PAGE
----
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May BLS report: 217,000 jobs added, jobless rate unchanged

201302-wpe-post-headerSource: May 2014 BLS report

The U.S. Bureau of Labor Statistics released its May 2014 unemployment report, which showed an overall gain of 217,000 jobs and the unemployment rate holding at 6.3% after last month’s drop of 0.4%. This data confirms a rebound of economic conditions from the winter slowdown.

With these gains, employment has now exceeded its pre-recession levels. Between January 2008 and February 2010, 8.7 million jobs were lost. But in just over four years, employment has slowly risen by 8.8 million.

Revisions to prior months showed that March remained at 203,000 jobs added and April subtracted 6,000 jobs from last month’s report bringing it down to a still impressive 282,000 jobs added. Gains for total nonfarm payroll employment has averaged 197,000 new jobs per month over the last 12 months.
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Announcing the winner of our 2014 Future Engineers Scholarship

Future Engineer Scholarship Winner_Chandler BurkeAs part of our dedication to closing the STEM (science, technology, engineering & mathematics) skills gap by promoting and supporting STEM education, we at Adecco Engineering & Technology award our Future Engineers Scholarship to a promising engineering student each year. We are happy to announce that our 2014 winner has been selected.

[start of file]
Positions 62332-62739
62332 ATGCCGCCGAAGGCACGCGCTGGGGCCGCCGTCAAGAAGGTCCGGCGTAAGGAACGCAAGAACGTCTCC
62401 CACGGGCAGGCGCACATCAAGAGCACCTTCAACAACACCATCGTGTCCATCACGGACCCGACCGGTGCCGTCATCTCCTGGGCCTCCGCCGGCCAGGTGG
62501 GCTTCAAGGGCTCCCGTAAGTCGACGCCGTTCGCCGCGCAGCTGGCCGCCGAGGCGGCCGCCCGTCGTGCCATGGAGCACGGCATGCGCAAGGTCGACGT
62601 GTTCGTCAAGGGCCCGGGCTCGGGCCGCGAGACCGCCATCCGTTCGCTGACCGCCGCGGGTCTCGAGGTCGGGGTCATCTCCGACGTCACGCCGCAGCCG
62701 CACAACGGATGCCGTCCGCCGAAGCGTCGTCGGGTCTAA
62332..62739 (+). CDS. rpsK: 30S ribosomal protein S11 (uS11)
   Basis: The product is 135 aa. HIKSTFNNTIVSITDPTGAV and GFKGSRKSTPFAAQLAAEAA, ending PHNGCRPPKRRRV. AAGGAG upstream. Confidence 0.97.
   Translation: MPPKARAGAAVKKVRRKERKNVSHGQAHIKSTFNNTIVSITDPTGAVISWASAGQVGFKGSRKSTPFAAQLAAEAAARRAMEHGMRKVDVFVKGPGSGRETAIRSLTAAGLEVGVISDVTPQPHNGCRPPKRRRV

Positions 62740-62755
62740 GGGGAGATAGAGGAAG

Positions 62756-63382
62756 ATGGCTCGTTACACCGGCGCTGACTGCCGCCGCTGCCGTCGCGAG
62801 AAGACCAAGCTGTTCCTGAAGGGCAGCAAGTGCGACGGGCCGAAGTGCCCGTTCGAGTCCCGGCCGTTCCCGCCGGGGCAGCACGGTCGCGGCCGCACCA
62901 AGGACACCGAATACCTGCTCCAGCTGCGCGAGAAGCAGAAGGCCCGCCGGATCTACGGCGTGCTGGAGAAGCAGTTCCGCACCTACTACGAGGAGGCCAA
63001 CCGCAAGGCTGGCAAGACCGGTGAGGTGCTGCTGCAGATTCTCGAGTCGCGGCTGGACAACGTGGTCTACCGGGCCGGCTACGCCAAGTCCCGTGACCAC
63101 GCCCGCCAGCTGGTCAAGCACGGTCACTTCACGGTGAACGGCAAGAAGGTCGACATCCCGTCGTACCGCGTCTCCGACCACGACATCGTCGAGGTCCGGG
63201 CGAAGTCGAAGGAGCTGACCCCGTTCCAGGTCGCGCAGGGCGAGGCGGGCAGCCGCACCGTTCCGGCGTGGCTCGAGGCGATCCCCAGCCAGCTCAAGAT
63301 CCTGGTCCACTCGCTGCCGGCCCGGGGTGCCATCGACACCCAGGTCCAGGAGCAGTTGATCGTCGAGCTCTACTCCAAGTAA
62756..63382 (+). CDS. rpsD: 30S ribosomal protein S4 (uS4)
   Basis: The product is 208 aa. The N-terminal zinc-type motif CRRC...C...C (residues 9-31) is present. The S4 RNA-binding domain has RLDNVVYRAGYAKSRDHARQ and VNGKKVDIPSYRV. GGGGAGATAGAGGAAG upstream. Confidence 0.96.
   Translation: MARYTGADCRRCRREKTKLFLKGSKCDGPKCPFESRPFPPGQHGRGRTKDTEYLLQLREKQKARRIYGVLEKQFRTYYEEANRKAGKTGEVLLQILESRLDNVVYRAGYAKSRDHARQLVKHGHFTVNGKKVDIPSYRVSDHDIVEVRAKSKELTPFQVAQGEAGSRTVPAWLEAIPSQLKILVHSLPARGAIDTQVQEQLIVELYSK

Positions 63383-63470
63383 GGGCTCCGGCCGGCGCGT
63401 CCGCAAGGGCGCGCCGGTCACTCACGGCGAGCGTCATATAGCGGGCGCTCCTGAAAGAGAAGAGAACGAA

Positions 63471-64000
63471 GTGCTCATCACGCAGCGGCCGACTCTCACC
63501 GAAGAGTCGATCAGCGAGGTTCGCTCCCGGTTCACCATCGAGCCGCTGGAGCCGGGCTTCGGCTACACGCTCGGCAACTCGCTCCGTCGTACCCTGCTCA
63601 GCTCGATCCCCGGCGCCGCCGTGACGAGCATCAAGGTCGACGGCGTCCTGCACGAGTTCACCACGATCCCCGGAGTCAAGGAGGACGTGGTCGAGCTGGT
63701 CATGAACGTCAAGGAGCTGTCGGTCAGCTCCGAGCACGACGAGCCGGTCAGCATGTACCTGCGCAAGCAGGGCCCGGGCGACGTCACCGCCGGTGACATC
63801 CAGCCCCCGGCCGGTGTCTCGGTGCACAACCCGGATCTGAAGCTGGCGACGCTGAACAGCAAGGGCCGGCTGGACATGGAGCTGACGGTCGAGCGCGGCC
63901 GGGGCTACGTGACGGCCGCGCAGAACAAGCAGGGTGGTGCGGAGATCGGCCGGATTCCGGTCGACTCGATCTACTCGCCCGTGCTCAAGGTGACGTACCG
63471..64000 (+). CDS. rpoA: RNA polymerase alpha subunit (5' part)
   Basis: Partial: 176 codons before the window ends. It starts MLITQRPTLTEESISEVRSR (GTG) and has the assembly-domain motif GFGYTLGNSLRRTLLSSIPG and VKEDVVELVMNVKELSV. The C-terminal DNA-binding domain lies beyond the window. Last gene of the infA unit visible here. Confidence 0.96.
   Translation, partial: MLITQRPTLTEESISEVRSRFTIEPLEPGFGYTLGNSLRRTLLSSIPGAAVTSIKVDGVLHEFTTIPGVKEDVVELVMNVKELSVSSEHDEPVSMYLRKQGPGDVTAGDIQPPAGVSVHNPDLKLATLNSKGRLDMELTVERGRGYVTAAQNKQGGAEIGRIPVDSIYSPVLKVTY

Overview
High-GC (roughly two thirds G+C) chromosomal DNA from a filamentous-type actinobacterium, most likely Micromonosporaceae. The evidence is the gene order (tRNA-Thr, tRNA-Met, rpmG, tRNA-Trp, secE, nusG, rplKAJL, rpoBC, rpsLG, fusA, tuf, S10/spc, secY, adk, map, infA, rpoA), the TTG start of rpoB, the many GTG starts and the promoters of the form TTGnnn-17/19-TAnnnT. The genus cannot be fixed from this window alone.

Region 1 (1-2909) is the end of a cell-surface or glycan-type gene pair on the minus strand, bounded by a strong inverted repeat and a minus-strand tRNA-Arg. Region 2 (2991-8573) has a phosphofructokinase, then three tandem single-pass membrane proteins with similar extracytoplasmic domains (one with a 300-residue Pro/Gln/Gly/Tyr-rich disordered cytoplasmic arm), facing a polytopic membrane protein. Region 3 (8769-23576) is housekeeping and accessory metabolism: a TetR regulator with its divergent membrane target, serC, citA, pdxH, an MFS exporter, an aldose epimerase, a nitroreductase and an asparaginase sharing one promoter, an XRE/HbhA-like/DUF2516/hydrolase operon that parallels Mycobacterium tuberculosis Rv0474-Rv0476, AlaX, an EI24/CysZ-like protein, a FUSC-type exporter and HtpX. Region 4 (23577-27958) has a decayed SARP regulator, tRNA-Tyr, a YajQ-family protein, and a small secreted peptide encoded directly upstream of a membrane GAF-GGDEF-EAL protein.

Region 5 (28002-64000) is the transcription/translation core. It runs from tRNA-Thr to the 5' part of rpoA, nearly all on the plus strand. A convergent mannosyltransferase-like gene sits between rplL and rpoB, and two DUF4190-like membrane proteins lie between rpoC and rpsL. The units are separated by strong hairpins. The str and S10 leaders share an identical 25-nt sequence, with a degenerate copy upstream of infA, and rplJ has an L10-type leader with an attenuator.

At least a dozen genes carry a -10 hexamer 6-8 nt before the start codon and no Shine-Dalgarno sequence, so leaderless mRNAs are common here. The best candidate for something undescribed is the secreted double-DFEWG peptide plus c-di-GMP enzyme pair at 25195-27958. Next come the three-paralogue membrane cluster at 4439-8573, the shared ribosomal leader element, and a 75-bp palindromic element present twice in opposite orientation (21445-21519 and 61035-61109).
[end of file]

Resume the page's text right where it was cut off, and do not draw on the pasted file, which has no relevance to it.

Chandler Burke is a rising sophomore and engineering student at Rice University where he also plays trumpet in the MOB, the Rice Owl Marching Band. He plans to specialize in electrical or biomedical engineering and currently holds an impressive 4.0 GPA. An Eagle Scout, Burke is also a member of the Rice Owls Photonics Society, Engineering Leadership and Robotics Team.

This summer, he plans to participate in a Quantitative and Physical Sciences Research Fellowship at the University of Texas Southwestern. One of his many achievements includes earning the 2013 President’s Environmental Youth Award.

After earning his Bachelor’s Degree, Burke plans to pursue his Masters and Ph.D. with an emphasis in Neuro-Engineering, the emerging discipline that uses electrical engineering techniques to study the human brain. His ultimate career goal is to become a research scientist. As of now, he plans to use engineering techniques to study the human brain to both learn more and, potentially, help alleviate those with neuro-degenerative diseases.